I still am of the opinion that other parts of your setup are not allowing the speakers to do what they should. Is there a reason why you won't reveal the source, amp and preamp?
I don't mean to be pushy, but speakers are dependent upon the signals given to them. An inaccurate signal will be propagated by the other components and make any speaker sound less than what it could reproduce.
I have a Wyred integrated which I do like and source is an Oppo BDP 105 and a Denon TT. I do not have the resistors installed in the speakers..My amp is very well reviewed as is the widely popular Oppo. Speaker cables are Spelts anti-cables which are known to be a good match with Magnepans. I really can't move the entertainment center because it's weight but it was a good question...
(((My amp is very well reviewed)))
I am not a reviewer.
Assembling a great system has nothing in common
with a popularity contest.
I have done exact comparisons with your equipment related to your scenario.
I am actually trying to help you.
If you can get to the back of the speakers try installing the supplied
and factory recommended 1.2 ohm resistors and report back with results.
Goodness, it's not his amp or fuses. The Maggies are a fussy speaker for placement, that's Maggy knowledge 101. Suggesting that someone try a Bryston, when he's got quite a respectable integrated amp, does not seem helpful.
If the speakers aren't blooming well, then attenuating the tweeters by installing the resistors won't create more bloom.
People aren't reading the thread. The OP mentions his amp(and clearly mentions his issues) and people are suspecting the amp, and asking why he won't mention it. Sigh.
Beernut, you seriously can't go wrong with either the Tannoys or the Klipsch for the kind of music you prefer. I'd say your research is bang on. I'm suggesting Tannoy because I own them and prefer them over the Paradigm, Ascend, and Pioneer speakers I've compared them to. But there is a big following for Klipsch too.
I'm afraid I can't answer that for you since I can't sit in your room with both Tannoys and Klipsch speakers, and I also don't have your preferences(I assume). It's tough buying without demoing first, though I've done plenty of that myself. My Tannoy floor standers were a blind buy, but I knew the Tannoy house sound.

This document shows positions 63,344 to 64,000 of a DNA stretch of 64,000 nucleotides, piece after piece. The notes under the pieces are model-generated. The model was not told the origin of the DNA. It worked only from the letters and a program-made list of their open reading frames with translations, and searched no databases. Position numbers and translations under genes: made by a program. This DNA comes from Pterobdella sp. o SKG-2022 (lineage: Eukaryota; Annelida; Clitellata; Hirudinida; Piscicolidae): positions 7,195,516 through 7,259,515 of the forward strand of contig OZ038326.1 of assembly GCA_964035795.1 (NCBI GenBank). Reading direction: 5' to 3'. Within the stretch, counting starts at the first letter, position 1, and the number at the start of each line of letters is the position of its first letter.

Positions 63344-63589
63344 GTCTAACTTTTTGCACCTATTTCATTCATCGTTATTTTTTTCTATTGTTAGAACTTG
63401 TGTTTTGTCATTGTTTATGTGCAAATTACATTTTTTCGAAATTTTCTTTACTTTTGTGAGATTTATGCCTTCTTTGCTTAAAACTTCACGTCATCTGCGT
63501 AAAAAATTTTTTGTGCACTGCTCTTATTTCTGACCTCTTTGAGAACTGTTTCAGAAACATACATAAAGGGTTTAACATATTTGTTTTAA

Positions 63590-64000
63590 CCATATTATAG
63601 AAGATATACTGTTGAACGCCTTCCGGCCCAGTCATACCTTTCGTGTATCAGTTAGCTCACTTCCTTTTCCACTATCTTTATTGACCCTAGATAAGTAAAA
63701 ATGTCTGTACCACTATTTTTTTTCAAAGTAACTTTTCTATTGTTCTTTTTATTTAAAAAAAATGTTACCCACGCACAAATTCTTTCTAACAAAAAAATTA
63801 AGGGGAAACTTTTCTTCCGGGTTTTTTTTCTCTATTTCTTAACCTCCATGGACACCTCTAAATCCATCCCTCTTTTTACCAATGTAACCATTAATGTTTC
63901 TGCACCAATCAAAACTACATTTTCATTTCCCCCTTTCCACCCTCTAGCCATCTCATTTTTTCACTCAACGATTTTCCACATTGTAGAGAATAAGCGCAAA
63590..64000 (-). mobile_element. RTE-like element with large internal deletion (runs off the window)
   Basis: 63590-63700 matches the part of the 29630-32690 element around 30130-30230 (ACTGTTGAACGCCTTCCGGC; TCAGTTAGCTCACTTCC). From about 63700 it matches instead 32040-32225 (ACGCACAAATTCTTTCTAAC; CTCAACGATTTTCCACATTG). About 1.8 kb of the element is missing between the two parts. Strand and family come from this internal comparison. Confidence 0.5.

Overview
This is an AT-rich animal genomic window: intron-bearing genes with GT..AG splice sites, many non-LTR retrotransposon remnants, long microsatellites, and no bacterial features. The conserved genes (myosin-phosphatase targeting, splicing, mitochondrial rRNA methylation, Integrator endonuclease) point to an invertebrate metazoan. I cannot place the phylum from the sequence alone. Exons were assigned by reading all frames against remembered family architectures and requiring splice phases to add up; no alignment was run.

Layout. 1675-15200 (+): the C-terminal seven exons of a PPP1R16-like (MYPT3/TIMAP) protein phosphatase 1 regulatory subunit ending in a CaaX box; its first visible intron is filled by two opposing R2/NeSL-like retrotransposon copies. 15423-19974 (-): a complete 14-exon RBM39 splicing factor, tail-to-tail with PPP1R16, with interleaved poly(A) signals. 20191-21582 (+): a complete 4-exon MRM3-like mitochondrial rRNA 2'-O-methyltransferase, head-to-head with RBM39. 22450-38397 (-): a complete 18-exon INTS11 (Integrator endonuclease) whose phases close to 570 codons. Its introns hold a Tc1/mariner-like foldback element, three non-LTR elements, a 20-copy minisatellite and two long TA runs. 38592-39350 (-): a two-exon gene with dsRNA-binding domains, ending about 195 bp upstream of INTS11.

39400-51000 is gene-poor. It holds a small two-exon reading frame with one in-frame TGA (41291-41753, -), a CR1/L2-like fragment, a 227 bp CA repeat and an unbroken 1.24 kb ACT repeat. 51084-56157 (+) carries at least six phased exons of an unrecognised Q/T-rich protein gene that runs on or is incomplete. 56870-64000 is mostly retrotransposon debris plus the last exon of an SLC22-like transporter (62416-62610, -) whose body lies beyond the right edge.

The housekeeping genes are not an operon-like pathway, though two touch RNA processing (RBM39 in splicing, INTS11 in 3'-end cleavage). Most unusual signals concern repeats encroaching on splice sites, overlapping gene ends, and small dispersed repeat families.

I've never owned Klipsch, though I have had 4 pairs of Tannoys and still own two pairs. My reading is that for those who find fault with Klipsch, they find them too harsh or bright sounding. Also, with efficiency ratings of 95+ db, you'd never use most of what your amp can do. My vote is for the Tannoys. They really excel at music reproduction and imaging.
@beernut You are fortunate that JohnnyR, one of the most experienced and well respected dealers in the business, has offered you gear specific advice based on his actual experience with that gear. Report back after trying the resistors and certainly don't waste your brainwaves pondering about Klipsch & Tannoy while you are trying it. Cheers,
Greetings all. This is a quasi-follow up to an earlier discussion. I currently have Magnepan .7's which I do like however room configuration is probably restricting their true performance to about 75%. So, I have been toying with the idea of a speaker change. My primary music tastes is electric blues with a dose of classic rock (Aerosmith, Tull etc.) and a smattering of country, old swing and guitar jazz. So, I have put together a short list of possibilities from internet research. They are: Tektron Lore, Klipsch Heresy III, and Tannoy 6XT(?) may have goofed that model #....Ok, let 'er rip!213- the OP didn't list his equipment in the initial post. At least I see no mention of it. Hence, our query.
I concur with sbank, Johnny is the best and is doing this for free. If he claims the resistors will have an effect, I would believe it.